What really goes on in the long grass? Lewis-Stempel offers a hymn to pastoral beauty with an intimate account of an English meadow’s life from January to December. He records the passage of the seasons from cowslips in spring to the hay-making of summer and grazing in autumn, and the lives of the animals that inhabit the grass and the soil beneath: the badger clan, the fox family, the rabbit warren, the skylark brood and the curlew pair.
If a nation is a group of people with a sense of kinship, a political identity and representative institutions, then the English have a claim to be the oldest nation in the world. They first came into existence as an idea, before they had a common ruler and before the country they lived in even had a name. They have lasted as a recognizable entity ever since, and their defining national institutions can be traced back to the earliest years of their history.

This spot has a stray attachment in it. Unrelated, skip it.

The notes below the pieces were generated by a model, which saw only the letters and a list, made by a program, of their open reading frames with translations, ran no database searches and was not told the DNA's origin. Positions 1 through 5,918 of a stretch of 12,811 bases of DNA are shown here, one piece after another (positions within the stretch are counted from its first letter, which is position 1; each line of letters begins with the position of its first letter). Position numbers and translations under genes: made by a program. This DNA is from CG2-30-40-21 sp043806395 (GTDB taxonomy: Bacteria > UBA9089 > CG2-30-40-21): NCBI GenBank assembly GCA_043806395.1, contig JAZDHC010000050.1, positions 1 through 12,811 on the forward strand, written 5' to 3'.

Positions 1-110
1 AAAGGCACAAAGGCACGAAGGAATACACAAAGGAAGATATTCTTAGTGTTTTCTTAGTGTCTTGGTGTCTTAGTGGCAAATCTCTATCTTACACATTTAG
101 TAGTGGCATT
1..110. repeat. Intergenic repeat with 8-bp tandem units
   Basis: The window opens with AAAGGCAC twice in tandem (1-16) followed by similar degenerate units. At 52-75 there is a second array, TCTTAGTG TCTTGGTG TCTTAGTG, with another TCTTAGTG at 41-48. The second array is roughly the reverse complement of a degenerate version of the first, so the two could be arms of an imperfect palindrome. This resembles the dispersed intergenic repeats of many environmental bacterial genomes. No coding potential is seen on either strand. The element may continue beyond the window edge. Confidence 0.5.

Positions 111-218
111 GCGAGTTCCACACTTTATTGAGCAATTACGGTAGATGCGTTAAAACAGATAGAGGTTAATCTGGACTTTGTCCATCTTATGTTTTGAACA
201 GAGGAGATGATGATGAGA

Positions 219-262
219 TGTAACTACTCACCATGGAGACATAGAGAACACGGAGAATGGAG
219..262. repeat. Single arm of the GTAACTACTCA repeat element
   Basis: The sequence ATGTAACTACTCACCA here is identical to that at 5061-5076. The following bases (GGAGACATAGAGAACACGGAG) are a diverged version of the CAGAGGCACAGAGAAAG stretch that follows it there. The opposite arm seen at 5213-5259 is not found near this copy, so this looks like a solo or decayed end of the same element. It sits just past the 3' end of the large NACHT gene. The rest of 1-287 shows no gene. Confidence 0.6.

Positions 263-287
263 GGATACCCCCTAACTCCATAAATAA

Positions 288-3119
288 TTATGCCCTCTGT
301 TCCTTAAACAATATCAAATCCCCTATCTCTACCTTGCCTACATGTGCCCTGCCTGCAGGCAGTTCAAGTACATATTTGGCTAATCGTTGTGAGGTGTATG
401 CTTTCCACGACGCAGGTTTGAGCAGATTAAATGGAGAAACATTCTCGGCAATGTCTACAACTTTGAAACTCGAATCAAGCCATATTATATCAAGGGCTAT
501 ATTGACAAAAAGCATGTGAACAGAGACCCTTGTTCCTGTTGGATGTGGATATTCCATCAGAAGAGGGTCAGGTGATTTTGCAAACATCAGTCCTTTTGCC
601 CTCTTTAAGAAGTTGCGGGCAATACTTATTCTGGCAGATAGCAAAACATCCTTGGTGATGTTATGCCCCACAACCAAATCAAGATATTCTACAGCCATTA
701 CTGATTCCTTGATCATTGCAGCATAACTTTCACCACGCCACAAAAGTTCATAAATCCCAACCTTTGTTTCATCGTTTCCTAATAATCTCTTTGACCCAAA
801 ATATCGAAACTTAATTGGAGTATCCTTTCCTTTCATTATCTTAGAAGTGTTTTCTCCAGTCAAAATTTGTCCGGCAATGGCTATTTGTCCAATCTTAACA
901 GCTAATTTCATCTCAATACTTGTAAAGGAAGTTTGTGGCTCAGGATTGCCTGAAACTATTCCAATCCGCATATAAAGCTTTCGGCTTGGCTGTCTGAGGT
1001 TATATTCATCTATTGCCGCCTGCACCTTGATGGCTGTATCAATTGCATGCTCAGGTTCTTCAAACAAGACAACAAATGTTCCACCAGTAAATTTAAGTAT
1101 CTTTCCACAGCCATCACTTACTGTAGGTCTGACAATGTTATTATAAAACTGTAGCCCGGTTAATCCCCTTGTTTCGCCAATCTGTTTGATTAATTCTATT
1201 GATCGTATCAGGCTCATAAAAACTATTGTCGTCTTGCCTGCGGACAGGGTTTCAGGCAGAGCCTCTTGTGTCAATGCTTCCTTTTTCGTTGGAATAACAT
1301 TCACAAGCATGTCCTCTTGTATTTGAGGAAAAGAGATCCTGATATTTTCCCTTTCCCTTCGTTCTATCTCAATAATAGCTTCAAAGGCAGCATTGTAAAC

The extraordinary story of Mary’s Meals: after watching a news bulletin about war-torn Bosnia, two brothers agreed to take a week’s hiatus from work to help. What neither of them expected is that what began as a one-off road trip in a beaten-up Land Rover rapidly grew to become Magnus’s life’s work – leading him to leave his job, sell his house and direct all his efforts into feeding thousands of the world’s poorest children. He talks to Sarah Crompton.